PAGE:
2.50
Hdl Handle:
http://hdl.handle.net/10755/160705
Type:
Presentation
Title:
A measure of cultural diversity
Abstract:
A measure of cultural diversity
Conference Sponsor:Midwest Nursing Research Society
Conference Year:2001
Author:Mood, Darlene, PhD
P.I. Institution Name:Wayne State University
Title:Sr. Res. Scientist
Contact Address:College of Nursing, 5557 Cass Avenue, Detroit, MI, 48202, USA
Contact Telephone:313.577.4169
The concept of cultural diversity is identified in nursing research but typically operationalized as race. The richness of the concept is lost in this biological definition. The pilot and initial testing of a measure to assess cultural diversity consistent with the concept taps beliefs, values, and practices found in the literature on culture, and individuals’ reports about how culture is manifested in everyday life. The Strength of Cultural Affiliation Scale (SCAS) currently consists of 26 items, including 15 items asking: How often do you…answered on a 5-point scale, 1 dichotomous item, 1 fill-in question (five choices), 1 overall self-assessment (for concurrent validity testing), and 6 unscored set-up items for scored items that follow. Pilot testing on 60 adults representing 12 cultural groups revealed an Cronbach’s alpha of .76. The most recent version, completed by 543 patients who participated in the investigators’ study of patients receiving radiotherapy for cancer in a major midwest urban setting, showed an overall Cronbach’s alpha of .82, and a concurrent validity coefficient of .69. This sample included 64 self-identified cultural groups; racially, about 49% of participants were African-American/Black, 48% were white, and 3% were other (by self-identification using the NIH scale of race/ethnicity).
Repository Posting Date:
26-Oct-2011
Date of Publication:
17-Oct-2011
Sponsors:
Midwest Nursing Research Society

Full metadata record

DC FieldValue Language
dc.typePresentationen_GB
dc.titleA measure of cultural diversityen_GB
dc.identifier.urihttp://hdl.handle.net/10755/160705-
dc.description.abstract<table><tr><td colspan="2" class="item-title">A measure of cultural diversity</td></tr><tr class="item-sponsor"><td class="label">Conference Sponsor:</td><td class="value">Midwest Nursing Research Society</td></tr><tr class="item-year"><td class="label">Conference Year:</td><td class="value">2001</td></tr><tr class="item-author"><td class="label">Author:</td><td class="value">Mood, Darlene, PhD</td></tr><tr class="item-institute"><td class="label">P.I. Institution Name:</td><td class="value">Wayne State University</td></tr><tr class="item-author-title"><td class="label">Title:</td><td class="value">Sr. Res. Scientist</td></tr><tr class="item-address"><td class="label">Contact Address:</td><td class="value">College of Nursing, 5557 Cass Avenue, Detroit, MI, 48202, USA</td></tr><tr class="item-phone"><td class="label">Contact Telephone:</td><td class="value">313.577.4169</td></tr><tr class="item-email"><td class="label">Email:</td><td class="value">dmood@wayne.edu</td></tr><tr><td colspan="2" class="item-abstract">The concept of cultural diversity is identified in nursing research but typically operationalized as race. The richness of the concept is lost in this biological definition. The pilot and initial testing of a measure to assess cultural diversity consistent with the concept taps beliefs, values, and practices found in the literature on culture, and individuals&rsquo; reports about how culture is manifested in everyday life. The Strength of Cultural Affiliation Scale (SCAS) currently consists of 26 items, including 15 items asking: How often do you&hellip;answered on a 5-point scale, 1 dichotomous item, 1 fill-in question (five choices), 1 overall self-assessment (for concurrent validity testing), and 6 unscored set-up items for scored items that follow. Pilot testing on 60 adults representing 12 cultural groups revealed an Cronbach&rsquo;s alpha of .76. The most recent version, completed by 543 patients who participated in the investigators&rsquo; study of patients receiving radiotherapy for cancer in a major midwest urban setting, showed an overall Cronbach&rsquo;s alpha of .82, and a concurrent validity coefficient of .69. This sample included 64 self-identified cultural groups; racially, about 49% of participants were African-American/Black, 48% were white, and 3% were other (by self-identification using the NIH scale of race/ethnicity).</td></tr></table>en_GB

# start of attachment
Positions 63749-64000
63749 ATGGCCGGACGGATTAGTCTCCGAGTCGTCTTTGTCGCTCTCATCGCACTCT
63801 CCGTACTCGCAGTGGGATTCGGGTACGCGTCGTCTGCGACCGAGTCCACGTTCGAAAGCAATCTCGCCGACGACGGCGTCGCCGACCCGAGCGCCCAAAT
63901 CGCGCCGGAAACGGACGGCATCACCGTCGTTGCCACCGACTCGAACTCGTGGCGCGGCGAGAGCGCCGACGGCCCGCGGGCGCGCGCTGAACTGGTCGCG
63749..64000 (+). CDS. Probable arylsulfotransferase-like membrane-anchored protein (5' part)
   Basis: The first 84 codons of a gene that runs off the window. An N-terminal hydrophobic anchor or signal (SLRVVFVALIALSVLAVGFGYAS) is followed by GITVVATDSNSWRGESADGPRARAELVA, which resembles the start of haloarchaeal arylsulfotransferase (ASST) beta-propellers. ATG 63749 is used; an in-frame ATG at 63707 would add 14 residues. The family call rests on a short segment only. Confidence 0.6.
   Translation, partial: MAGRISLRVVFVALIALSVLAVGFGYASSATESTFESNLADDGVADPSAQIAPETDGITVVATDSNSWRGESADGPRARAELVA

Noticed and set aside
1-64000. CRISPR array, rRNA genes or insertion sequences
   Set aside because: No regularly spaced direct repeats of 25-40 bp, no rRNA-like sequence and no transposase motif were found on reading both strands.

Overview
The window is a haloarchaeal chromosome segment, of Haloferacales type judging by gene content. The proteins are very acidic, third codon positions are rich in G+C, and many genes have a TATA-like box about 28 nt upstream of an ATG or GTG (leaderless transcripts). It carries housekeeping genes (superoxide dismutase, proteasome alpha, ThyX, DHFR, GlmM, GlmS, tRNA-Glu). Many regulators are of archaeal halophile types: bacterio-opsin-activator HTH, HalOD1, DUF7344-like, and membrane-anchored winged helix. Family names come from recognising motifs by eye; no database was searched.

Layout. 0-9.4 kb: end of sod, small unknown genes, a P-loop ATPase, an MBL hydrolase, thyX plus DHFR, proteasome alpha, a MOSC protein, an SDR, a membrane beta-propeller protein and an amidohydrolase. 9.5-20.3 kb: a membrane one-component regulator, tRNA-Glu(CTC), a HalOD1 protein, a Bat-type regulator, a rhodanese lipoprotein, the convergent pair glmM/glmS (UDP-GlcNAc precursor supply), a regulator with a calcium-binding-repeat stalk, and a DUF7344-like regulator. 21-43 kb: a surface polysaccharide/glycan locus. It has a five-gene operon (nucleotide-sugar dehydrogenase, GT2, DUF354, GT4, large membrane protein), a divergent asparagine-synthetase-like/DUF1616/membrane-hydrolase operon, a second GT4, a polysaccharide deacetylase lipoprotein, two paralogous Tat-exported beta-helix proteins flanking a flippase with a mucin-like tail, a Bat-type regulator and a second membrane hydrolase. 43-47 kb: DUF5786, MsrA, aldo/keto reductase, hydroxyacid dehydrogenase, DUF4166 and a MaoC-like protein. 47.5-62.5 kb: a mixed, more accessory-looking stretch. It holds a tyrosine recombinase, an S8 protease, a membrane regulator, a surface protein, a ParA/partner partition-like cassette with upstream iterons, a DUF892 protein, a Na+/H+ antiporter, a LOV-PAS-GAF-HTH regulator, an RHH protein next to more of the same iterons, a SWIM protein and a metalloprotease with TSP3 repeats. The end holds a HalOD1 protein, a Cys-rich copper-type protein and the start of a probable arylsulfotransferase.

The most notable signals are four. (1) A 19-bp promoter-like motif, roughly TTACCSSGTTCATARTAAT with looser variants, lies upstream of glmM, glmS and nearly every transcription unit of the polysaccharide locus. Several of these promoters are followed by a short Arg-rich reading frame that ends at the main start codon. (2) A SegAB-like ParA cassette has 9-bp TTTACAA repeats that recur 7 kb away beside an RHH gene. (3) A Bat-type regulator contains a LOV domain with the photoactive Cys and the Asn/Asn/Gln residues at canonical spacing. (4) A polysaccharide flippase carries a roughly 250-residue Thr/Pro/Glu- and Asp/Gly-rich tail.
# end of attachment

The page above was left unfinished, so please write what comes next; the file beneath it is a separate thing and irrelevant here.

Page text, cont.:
dc.date.available2011-10-26T23:09:19Z-
dc.date.issued2011-10-17en_GB
dc.date.accessioned2011-10-26T23:09:19Z-
dc.description.sponsorshipMidwest Nursing Research Societyen_GB
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